By TIM NICKENS
© St. Petersburg Times, published May 3, 2000
TALLAHASSEE -- Senate President Toni Jennings vowed to keep the Legislature in session as long as it took to get her way. House Speaker John Thrasher said he wouldn't bend.
By daybreak Tuesday, though, they had a deal.
It depends upon your point of view, as it often does in the Florida Legislature.
Jennings, an Orlando Republican running for state insurance commissioner, wanted to use more than $3-billion of the surplus in the state retirement system to improve benefits for state employees and raise teacher salaries by 8 percent.
The budget agreement uses $656-million of the surplus, a number endorsed by Thrasher and Gov. Jeb Bush.
Under the agreement, school districts will save $85-million in contributions to the retirement system that they can use for higher teacher salaries. Jennings wanted more than twice that much.
But Jennings' ultimate goal was to find more money for education and teacher salaries. And she still did, by agreeing to phase in other parts of the retirement system package and massaging other parts of the budget.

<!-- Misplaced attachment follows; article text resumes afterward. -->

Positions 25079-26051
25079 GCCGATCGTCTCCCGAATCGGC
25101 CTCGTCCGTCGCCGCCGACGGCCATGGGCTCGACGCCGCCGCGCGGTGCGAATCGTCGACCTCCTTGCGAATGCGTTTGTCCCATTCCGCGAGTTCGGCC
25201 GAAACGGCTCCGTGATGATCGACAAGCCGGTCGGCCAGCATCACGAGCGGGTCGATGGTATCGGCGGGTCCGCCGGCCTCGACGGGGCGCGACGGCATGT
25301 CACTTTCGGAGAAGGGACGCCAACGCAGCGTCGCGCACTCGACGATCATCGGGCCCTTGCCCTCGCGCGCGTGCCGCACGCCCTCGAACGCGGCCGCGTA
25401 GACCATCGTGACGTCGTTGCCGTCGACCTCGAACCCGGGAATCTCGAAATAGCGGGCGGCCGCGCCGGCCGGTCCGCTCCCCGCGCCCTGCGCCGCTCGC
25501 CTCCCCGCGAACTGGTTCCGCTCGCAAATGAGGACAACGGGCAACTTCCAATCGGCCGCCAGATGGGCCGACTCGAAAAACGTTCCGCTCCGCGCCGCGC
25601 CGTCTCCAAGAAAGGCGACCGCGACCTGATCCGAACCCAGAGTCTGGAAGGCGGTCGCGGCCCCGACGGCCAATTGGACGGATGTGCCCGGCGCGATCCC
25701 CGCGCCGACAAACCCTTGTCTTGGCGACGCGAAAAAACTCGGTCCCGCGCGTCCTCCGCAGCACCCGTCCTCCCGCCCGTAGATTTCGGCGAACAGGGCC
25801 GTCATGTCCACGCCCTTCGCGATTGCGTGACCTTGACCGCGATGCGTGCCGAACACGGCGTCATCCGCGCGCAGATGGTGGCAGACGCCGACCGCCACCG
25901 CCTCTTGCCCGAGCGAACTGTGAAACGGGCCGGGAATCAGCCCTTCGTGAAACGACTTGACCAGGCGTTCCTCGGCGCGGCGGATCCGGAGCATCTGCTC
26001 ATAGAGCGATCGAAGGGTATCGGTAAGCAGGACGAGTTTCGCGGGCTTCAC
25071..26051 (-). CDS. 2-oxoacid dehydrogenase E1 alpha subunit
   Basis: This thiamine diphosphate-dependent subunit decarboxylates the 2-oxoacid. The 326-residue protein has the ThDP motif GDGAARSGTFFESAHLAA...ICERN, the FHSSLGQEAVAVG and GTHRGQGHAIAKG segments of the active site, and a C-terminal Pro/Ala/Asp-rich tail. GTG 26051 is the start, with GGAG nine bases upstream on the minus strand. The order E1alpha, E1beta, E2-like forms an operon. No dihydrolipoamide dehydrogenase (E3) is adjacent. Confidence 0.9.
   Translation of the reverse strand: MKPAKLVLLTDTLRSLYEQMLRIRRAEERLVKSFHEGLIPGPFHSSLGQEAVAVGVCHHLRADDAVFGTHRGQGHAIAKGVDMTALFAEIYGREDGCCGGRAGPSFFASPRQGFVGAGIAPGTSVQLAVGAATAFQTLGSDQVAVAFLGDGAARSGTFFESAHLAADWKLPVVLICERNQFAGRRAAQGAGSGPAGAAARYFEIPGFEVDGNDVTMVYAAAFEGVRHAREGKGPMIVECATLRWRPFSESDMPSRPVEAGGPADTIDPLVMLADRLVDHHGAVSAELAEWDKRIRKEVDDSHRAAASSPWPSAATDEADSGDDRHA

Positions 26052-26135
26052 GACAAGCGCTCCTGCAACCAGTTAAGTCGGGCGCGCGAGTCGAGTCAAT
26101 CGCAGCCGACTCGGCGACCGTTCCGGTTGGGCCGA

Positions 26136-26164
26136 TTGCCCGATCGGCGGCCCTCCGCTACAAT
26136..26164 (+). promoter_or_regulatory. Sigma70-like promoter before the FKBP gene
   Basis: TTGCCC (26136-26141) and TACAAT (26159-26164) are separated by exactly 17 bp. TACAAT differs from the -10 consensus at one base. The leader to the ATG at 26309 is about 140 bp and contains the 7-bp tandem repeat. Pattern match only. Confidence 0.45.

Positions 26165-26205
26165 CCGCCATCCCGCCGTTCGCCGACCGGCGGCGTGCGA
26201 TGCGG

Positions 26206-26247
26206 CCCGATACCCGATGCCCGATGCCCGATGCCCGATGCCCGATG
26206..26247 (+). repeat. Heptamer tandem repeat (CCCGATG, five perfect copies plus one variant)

The result: Jennings and Thrasher said there is enough money for "substantial" teacher raises of perhaps 6 percent or 7 percent.
"If there's a school board that doesn't give its teachers a substantial increase in pay, they ought to be held accountable," Thrasher told legislators Tuesday.
Wayne Blanton, the lobbyist for the Florida School Boards Association, said there is at least enough money for 5 percent teacher raises. After that, he said, individual districts will have to start choosing between even higher raises or other priorities such as reducing class sizes.
Jennings and Thrasher sealed the deal in a late-night call Monday, not long after she was asked whether she felt Bush and Thrasher were ganging up on her.
"When you're a girl," Jennings smiled, "you're used to getting picked on."
Staffers cranked out the agreement by about 4 a.m. Tuesday. When reporters asked Thrasher several hours later what concessions he had made, he could not name one. Jennings, whose aides were miffed when Thrasher announced the deal to great fanfare first in the House, would not pick winners or losers.
"I don't keep score when it comes to public policy," she said after a midday news conference where she and Thrasher exchanged hugs and compliments.
Blanton said the budget agreement turned out to be like many legislative deals.
"It looks to me like they split the difference," he said. "It's a very good middle ground for both sides."